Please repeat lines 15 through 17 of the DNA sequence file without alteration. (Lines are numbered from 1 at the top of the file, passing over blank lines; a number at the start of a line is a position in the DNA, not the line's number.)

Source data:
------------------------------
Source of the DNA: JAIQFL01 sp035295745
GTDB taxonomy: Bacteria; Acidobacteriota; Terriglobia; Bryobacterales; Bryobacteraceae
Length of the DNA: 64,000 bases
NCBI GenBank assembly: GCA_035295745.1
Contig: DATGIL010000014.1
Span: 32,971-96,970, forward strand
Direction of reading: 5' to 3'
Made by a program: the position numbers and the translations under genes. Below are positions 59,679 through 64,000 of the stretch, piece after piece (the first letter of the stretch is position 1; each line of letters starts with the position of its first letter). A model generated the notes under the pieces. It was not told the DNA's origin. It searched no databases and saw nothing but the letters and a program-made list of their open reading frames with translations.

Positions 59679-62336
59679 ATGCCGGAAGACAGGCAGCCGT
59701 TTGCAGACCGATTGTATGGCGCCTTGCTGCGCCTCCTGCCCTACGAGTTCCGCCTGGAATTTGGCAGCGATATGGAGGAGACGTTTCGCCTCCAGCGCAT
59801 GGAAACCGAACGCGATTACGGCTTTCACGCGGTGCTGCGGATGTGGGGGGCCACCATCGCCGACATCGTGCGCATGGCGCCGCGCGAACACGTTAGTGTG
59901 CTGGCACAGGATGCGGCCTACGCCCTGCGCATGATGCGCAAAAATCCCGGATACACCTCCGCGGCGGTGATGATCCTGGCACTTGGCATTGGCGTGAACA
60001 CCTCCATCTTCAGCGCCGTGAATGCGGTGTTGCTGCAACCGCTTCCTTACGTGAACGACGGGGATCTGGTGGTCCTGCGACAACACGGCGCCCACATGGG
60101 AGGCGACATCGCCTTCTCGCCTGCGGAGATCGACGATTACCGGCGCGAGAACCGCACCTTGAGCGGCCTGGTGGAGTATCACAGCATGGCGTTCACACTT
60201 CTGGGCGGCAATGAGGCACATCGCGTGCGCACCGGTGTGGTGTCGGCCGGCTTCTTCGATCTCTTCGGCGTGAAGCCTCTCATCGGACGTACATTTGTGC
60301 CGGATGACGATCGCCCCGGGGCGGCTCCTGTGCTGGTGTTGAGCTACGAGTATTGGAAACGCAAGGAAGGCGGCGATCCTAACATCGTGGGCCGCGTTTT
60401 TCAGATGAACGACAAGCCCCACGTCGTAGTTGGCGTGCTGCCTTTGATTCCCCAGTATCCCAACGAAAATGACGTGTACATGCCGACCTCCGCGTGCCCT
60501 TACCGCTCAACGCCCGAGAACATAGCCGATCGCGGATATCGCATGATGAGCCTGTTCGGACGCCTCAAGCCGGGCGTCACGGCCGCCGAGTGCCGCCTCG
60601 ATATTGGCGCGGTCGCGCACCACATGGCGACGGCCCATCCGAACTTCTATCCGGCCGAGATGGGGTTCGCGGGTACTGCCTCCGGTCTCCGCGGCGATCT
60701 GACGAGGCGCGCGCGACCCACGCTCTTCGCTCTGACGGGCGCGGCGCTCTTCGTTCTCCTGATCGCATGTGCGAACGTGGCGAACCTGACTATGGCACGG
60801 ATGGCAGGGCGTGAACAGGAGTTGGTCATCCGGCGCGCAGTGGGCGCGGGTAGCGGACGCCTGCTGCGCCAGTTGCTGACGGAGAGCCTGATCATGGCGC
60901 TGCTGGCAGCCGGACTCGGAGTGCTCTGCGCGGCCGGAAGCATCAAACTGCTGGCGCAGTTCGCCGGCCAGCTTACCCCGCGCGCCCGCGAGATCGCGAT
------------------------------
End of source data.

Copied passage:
60101 AGGCGACATCGCCTTCTCGCCTGCGGAGATCGACGATTACCGGCGCGAGAACCGCACCTTGAGCGGCCTGGTGGAGTATCACAGCATGGCGTTCACACTT
60201 CTGGGCGGCAATGAGGCACATCGCGTGCGCACCGGTGTGGTGTCGGCCGGCTTCTTCGATCTCTTCGGCGTGAAGCCTCTCATCGGACGTACATTTGTGC
60301 CGGATGACGATCGCCCCGGGGCGGCTCCTGTGCTGGTGTTGAGCTACGAGTATTGGAAACGCAAGGAAGGCGGCGATCCTAACATCGTGGGCCGCGTTTT